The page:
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No less in space, validity, and pleasure,
Cor. Nothing, my lord.
Cor, Unhappy that I am, I cannot heave
Lear. How, how, Cordelia ? mend your speech a little,
Good my lord,
Lear. But goes this with thy heart?
Ay, good my lord.
Lear. Let it be so,-Thy truth then be thy dower :
validity,] i.e. Worth, value.
conferred-] This is the correct reading of the folio. Steevens reads after the quarto, confirm'd on ; which, as M. Mason observes, is false English: we confer on a person, but we confirm to bim.
interess'd ;] From to interesse, the original form of to interest; from interesser, Fr.-NARES.
Propinquity and property of blood,
Good my liege,
Revenue, execution of the rest,
Lear. The bow is bent and drawn, make from the shaft.
Kent. Let it fall rather, though the fork invade The region of my heart; be Kent unmannerly,
from this,] i.e. From this time.---STEEVENS.
all the additions to a king ;] All the titles belonging to a king.-MALONE.
erecution of the rest,] i. e. All the other business.-- Johnson,
When Lear is mad. What would'st thou do, old man ?
Kent, on thy life no more.
Out of my sight!
Lear. Now, by Apollo,-
Now, by Apollo, king,
0, vassal! miscreant !
[Laying his hand on his sword. Alb. Corn. Dear sir, forbear.
Hear me, rec
ht! On thine allegiance hear me ! Since thou hast sought to make us break our vow, (Which we durst never yet,) and, with strain’d pride, To come betwixt our sentence and our power ; (Which nor our nature nor our place can bear,) Our potency made good, take thy reward.
u Reverbs -- ] i. e. Reverberates. This contraction is supposed to be peculiar to Shakspeare.- NARES.
* The true blank] i.e. The white or exact mark at which the arrow is shot. See better, says Kent, and keep me always in your view.—Johnson.
y Our potency made good,] i.e. They to whom I have yielded my power and authority, yielding me the ability to dispense it in this instance, take thy reward.-STEEVEYS.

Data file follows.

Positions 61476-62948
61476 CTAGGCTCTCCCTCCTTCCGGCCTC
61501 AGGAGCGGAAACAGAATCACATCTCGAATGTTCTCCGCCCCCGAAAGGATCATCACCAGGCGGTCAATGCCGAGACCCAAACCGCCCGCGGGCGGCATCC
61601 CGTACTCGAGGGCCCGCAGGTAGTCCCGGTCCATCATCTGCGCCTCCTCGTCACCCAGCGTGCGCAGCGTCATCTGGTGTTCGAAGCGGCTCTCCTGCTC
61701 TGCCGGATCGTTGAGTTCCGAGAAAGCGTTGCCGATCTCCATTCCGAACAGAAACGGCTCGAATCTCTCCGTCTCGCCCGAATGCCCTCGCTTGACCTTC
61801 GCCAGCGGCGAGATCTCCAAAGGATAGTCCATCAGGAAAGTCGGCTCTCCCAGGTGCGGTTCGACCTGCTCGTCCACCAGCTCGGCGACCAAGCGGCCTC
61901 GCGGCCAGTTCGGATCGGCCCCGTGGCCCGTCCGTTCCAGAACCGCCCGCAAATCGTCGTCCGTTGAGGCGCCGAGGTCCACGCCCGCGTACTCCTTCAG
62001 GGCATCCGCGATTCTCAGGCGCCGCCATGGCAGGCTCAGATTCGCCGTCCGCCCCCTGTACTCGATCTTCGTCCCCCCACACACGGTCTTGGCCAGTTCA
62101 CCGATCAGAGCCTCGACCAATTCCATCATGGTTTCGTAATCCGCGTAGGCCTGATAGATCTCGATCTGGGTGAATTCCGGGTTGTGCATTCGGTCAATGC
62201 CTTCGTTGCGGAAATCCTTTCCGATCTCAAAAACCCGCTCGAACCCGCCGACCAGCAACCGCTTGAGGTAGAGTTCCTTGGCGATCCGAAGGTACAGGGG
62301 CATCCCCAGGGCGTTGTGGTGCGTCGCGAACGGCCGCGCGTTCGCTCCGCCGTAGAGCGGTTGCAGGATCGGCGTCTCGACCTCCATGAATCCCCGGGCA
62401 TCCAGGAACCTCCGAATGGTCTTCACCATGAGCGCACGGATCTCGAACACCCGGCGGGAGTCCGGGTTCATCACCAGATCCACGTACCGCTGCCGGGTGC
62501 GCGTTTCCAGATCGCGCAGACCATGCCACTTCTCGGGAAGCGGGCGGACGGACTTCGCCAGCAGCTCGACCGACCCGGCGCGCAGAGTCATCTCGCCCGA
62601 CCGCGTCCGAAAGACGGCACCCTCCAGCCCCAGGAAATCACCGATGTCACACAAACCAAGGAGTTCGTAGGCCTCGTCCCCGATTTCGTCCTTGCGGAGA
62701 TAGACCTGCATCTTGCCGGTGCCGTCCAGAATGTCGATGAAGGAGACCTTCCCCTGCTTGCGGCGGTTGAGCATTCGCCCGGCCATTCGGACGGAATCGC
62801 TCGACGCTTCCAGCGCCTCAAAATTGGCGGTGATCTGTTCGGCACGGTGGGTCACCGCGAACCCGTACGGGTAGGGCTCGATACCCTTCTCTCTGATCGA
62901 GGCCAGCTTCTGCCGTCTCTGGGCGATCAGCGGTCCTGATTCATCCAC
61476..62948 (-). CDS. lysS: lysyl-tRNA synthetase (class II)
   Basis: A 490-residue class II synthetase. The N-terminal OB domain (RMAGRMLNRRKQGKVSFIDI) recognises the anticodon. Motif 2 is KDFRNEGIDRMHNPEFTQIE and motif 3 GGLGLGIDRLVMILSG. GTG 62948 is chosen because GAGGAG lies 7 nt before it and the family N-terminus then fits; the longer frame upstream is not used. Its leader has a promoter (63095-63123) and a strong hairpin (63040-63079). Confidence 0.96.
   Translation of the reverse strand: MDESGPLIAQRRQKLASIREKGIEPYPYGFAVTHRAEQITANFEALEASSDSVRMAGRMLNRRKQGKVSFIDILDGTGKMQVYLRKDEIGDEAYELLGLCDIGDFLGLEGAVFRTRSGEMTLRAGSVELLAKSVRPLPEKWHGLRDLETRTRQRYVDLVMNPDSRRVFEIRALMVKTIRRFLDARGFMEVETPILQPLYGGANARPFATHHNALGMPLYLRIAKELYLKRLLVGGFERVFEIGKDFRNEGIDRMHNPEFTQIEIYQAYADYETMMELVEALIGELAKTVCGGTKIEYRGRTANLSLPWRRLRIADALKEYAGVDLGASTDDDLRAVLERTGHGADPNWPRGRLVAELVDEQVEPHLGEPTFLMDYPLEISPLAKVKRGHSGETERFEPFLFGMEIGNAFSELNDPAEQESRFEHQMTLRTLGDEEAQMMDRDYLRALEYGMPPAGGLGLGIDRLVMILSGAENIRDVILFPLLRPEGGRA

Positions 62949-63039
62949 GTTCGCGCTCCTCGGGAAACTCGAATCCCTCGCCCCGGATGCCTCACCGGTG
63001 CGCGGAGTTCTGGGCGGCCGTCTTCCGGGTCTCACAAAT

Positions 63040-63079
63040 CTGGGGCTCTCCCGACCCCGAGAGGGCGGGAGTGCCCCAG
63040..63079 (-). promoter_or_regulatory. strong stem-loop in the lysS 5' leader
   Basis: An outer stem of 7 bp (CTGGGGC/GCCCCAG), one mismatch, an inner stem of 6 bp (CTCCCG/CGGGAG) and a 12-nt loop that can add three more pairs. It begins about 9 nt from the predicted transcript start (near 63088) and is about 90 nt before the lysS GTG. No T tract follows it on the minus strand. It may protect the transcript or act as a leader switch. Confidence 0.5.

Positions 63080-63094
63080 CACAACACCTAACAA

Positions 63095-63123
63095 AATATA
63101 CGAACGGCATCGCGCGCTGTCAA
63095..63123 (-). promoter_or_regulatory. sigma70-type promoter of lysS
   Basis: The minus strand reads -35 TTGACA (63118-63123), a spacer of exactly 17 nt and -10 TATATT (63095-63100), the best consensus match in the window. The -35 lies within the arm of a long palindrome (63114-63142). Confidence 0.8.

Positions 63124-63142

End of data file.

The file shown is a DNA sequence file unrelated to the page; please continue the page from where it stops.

Five days we do allot thee, for provision
Kent. Fare thee well, king: since thus thou wilt appear,
[To CORDELIA. That justly think'st, and hast most rightly said !-. And your large speeches may your deeds approve,
[To Regan and GONERIL. That good effects may spring from words of love.Thus Kent, O princes, bids you all adieu ; He'll shape his old course in a country new. [Exit.
Re-enter GlosTER; with FRANCE, BURGUNDY, and
Lear. My lord of Burgundy,
Most royal majesty,
Right noble Burgundy,
- by Jupiter,] Shakspeare makes his Lear too much a mythologist : he bad Hecate and Apollo before.—Johnson.
a He'll shape his old course- -] He will follow his old maxims; he will continue to act upon the same principles.--Johnson.
-quest of love?] i.e. Amorous expedition. The term originated from Romance. A quest was the expedition in which a knight was engaged. STEEVENS.
- seeming-] i. e. Specious.
And nothing more, may fitly like your grace,
I know no answer.
Pardon me, royal sir;
Lear. Then leave her, sir; for, by the power that made I tell you all her wealth. For you, great king, [me,
This is most strange!
I yet beseech your majesty,
owes,] i.e. Is possessed of. Election makes not up on such conditions.] Election comes not to a decision ; in the same sense as when we say, "I have made up my mind on that subject."MALONE.
or your fore-vouch'd affection Fall into taint :] i.e. Her offenee must be monstrous, or the former affection which you possessed for her must fall into taint; that is, become the subject of reproach.-M. Mason.
- for-) i.e. Because.